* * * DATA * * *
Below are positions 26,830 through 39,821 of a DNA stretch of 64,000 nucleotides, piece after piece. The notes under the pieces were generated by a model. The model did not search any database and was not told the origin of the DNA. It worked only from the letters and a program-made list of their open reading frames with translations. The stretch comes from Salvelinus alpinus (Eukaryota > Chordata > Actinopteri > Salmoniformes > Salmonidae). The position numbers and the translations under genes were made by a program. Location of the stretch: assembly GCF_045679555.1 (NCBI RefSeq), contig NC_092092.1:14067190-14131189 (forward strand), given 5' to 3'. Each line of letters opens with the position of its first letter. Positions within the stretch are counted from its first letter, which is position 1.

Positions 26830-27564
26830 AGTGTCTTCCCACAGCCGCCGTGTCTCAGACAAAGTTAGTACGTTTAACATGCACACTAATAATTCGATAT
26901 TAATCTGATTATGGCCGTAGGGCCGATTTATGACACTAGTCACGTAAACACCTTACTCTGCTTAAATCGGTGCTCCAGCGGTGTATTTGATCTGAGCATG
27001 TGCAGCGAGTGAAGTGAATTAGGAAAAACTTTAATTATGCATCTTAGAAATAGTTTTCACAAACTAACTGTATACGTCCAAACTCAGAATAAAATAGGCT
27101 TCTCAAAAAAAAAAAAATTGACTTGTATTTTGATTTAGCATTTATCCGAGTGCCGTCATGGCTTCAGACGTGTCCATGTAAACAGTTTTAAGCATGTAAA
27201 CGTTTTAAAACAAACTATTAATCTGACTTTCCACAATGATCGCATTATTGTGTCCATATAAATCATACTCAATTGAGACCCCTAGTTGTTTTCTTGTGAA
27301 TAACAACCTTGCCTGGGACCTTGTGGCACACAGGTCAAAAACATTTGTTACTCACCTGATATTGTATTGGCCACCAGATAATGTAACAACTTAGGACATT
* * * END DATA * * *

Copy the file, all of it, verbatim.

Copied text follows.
Below are positions 26,830 through 39,821 of a DNA stretch of 64,000 nucleotides, piece after piece. The notes under the pieces were generated by a model. The model did not search any database and was not told the origin of the DNA. It worked only from the letters and a program-made list of their open reading frames with translations. The stretch comes from Salvelinus alpinus (Eukaryota > Chordata > Actinopteri > Salmoniformes > Salmonidae). The position numbers and the translations under genes were made by a program. Location of the stretch: assembly GCF_045679555.1 (NCBI RefSeq), contig NC_092092.1:14067190-14131189 (forward strand), given 5' to 3'. Each line of letters opens with the position of its first letter. Positions within the stretch are counted from its first letter, which is position 1.

Positions 26830-27564
26830 AGTGTCTTCCCACAGCCGCCGTGTCTCAGACAAAGTTAGTACGTTTAACATGCACACTAATAATTCGATAT
26901 TAATCTGATTATGGCCGTAGGGCCGATTTATGACACTAGTCACGTAAACACCTTACTCTGCTTAAATCGGTGCTCCAGCGGTGTATTTGATCTGAGCATG
27001 TGCAGCGAGTGAAGTGAATTAGGAAAAACTTTAATTATGCATCTTAGAAATAGTTTTCACAAACTAACTGTATACGTCCAAACTCAGAATAAAATAGGCT
27101 TCTCAAAAAAAAAAAAATTGACTTGTATTTTGATTTAGCATTTATCCGAGTGCCGTCATGGCTTCAGACGTGTCCATGTAAACAGTTTTAAGCATGTAAA
27201 CGTTTTAAAACAAACTATTAATCTGACTTTCCACAATGATCGCATTATTGTGTCCATATAAATCATACTCAATTGAGACCCCTAGTTGTTTTCTTGTGAA
27301 TAACAACCTTGCCTGGGACCTTGTGGCACACAGGTCAAAAACATTTGTTACTCACCTGATATTGTATTGGCCACCAGATAATGTAACAACTTAGGACATT